As “Endeavour” nears the end of its run, more of us should appreciate its mystery

Sometimes I gaze at an alternate timeline where “Sherlock” never existed and wonder if “Endeavour” and its star Shaun Evans may have claimed the secret chamber of our hearts that Benedict Cumberbatch’s detective conquered.

The two detectives have a few things in common, after all. Sherlock Holmes and Endeavor Morse are two of many crime solvers adapted from literature featured as part of the “Masterpiece Mystery!” tries recently performed as younger men in their prime.

Each has a long relationship with television, although Holmes’ overcoat has been worn by an assortment of actors. Morse is paired with two: Evans and the late John Thaw, who originated the character in “Inspector Morse,” which aired from 1987 to 1993, and was revived for five special installments that ran between 1995 and 2000 .

Combined, they have allowed Endeavor Morse to be with UK and US viewers in one form or another for over 30 years, and longer for readers who have forged a loyalty to the character in Colin Dexter’s books. Evans, however, achieves something we don’t often see in many modern detectives, in that he both creates and solves the mystery of the birth of the flinty, drunken, yet lovable Detective Thaw.

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“Endeavour” is at its best when it draws our attention to solving its title character’s puzzle, a mission that Evans’ performance draws us deeper into with each new season. His 1960s Morse is resilient, but not a hard case; refined, but put off by the popular diversions that excite ordinary mortals. One of the most amusing twists of the eighth season sees the Detective Sergeant visibly suffering from a live game show taping that he would never have chosen to endure without a mission.

Morse’s willful ignorance of commonly loved hobbies infuriates his DCI mentor Fred Thursday (Roger Allam). Thursday is also one of the few people to respect Morse’s insight and empathy. But in these 1971 chapters, he fears that his partner’s loneliness, sharpened by despair, poses a danger to himself and others.

Roger Allam as Thursday and Shaun Evans as Morse on “Endeavour” (Courtesy of Mammoth Screen and MASTERPIECE)

And that is where the theoretical emotional ground shared by Holmes and Morse ends. In the seventh season, Morse fell in love with a mysterious woman he met in Venice, Violetta (Stephanie Leonidas), only to find she was cheating on him before sacrificing herself while walking in front of a ball meant for him.

Legendary Sherlock, as Cumberbatch plays him, probably wouldn’t have been so careless even if he had allowed himself to be as vulnerable as Morse, who made a habit of drowning his sorrows in alcohol.

It’s perhaps easier to understand than why I’m invoking a “Mystery” series that hasn’t aired in years alongside a very different series that has been a reliable presence in our lives. over the past decade.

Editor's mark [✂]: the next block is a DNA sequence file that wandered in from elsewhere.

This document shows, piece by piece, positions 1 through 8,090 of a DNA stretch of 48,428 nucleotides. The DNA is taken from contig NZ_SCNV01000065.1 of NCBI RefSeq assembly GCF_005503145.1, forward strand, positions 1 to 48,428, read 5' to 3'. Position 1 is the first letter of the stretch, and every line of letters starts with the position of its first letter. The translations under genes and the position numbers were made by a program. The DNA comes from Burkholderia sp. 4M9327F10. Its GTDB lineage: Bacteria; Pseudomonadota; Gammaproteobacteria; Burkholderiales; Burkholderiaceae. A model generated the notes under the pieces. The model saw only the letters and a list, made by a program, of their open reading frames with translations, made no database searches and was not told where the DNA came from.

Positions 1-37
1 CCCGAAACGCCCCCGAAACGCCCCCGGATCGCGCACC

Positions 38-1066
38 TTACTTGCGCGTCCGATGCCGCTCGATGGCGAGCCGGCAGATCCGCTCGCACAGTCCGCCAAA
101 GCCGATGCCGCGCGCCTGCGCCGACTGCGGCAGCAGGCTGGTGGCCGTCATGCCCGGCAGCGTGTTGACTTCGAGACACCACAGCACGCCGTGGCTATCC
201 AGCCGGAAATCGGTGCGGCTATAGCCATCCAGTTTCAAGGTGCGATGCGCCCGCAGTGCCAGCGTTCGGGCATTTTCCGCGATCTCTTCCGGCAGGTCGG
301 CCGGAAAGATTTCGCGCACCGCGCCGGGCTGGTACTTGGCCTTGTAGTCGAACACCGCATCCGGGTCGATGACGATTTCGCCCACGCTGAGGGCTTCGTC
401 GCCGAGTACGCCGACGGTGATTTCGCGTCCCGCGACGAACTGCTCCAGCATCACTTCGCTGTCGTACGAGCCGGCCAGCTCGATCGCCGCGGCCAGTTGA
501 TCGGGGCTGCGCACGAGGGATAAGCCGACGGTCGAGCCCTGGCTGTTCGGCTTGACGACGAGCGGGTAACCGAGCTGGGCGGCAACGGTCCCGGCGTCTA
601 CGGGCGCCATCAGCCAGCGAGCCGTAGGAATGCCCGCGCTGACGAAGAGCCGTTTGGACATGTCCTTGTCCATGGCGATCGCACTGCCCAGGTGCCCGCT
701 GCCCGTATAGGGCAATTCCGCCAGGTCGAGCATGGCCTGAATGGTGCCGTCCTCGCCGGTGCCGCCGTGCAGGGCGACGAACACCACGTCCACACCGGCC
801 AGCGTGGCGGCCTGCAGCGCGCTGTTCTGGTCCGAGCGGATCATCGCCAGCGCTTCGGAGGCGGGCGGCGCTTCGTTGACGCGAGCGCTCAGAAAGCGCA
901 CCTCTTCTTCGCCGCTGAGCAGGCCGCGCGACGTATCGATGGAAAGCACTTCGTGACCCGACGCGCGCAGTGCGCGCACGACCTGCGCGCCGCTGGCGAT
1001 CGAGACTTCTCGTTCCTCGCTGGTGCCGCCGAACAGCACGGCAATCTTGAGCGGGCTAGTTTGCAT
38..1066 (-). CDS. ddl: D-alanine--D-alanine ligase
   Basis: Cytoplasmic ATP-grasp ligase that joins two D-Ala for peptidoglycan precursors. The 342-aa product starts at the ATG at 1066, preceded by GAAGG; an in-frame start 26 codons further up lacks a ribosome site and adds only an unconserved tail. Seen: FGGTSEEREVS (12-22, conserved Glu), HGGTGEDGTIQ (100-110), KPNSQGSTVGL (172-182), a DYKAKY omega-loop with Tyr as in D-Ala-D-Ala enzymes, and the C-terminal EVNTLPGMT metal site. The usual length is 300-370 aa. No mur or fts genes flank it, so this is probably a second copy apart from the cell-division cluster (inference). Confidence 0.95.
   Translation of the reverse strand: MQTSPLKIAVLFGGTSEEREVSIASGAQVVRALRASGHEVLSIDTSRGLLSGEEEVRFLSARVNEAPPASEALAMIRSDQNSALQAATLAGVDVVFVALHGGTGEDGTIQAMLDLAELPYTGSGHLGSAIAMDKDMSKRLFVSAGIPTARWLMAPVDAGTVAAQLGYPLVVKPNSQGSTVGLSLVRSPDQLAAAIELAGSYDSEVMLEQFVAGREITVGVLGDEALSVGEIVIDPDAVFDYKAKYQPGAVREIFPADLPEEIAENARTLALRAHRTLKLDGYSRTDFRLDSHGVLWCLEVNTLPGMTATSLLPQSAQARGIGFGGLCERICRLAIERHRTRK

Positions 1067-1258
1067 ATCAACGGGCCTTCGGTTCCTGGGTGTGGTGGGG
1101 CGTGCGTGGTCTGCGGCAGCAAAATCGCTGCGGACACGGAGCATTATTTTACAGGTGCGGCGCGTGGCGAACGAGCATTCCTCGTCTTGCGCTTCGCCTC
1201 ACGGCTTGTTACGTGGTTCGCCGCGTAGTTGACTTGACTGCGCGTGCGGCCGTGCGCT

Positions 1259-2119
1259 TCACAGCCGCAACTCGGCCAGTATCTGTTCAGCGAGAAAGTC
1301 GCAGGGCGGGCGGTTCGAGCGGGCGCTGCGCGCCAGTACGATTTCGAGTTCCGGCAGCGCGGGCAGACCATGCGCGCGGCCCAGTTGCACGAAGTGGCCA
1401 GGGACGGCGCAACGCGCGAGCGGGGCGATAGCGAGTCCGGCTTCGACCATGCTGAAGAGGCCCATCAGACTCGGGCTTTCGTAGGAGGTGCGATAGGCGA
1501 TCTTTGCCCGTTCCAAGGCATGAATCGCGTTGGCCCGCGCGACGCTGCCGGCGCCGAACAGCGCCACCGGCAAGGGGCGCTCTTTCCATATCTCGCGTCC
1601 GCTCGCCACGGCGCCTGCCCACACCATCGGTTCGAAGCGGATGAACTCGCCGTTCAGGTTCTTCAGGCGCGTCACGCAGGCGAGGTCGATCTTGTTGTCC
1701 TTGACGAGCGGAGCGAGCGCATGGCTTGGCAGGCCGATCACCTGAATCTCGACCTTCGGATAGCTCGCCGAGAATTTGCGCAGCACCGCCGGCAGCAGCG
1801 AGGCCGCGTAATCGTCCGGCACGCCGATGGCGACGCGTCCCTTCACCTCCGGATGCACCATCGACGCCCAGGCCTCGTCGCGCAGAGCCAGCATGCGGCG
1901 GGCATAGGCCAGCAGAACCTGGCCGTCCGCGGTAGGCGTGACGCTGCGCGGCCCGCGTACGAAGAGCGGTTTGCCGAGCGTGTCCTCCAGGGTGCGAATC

The explanation is in this word: reliable. “Sherlock” hasn’t had a new episode since 2017 but is flying like a ghost, as it hasn’t been officially canceled and can theoretically keep people hanging on to hope of its return forever. This is the ultimate example of emotional restraint.

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By contrast, “Endeavour” has been returning with new mysteries on a regular basis since 2013, each carving new contours and curves into its detective’s soul. But it also means that the wider audience may not have enjoyed the show as intensely as Evans and Allam’s performances warrant. It’s never had a Comic-Con panel or an Entertainment Weekly cover, for example, which says nothing about its merit or quality, but a lot about the average couch potato’s passion for classic British mysteries.

There are other reasons why “Endeavour” may not have caught fire so easily, namely series creator Russell Lewis’s adherence to the relatively simple structure of whodunit, drawing more attention to the puzzles woven through the dialogue and implied by the behavior of its characters.

The cases themselves are not very complicated, tending to err on theatricality rather than plausibility. Continuing the focus on style and character progression, these three new episodes take Morse and Thursday into the world of professional football, a nudist colony and an Agatha Christie-style mousetrap.

Each hums with a light energy that masks the silent illness that slowly takes hold of the hero until the situation in the final episode, titled “Terminus”, makes it impossible to conceal.

Season 8 of “Endeavour” is the series’ penultimate, with production on the ninth and final set of episodes already underway. By the end of the series, Evans will have played Morse in more TV episodes than Thaw. With the end in sight, the bond between Evans’ Endeavor Morse and Thaw feels closer than ever, previewed in a few surreptitiously placed lines of dialogue and the detective’s amplified pain.

Watching Evans mature Morse of an incorruptible young man weave his way through the 1960s into the disillusioned and heartbroken shadow we encounter in 1971 was a pleasure. There aren’t many examples of TV shows that feature younger versions of established sleuths who have enough stamina to last more than a season or two.

‘Endeavour’ will have lasted nine by the time it’s finished, and owes its longevity to the crumpled, poetic humanity that Evans brings to a detective that millions have come to know but have only begun to fully appreciate. .

“Endeavour” airs Sunday, June 19 at 9 p.m. on PBS. Watch a trailer, via YouTube.

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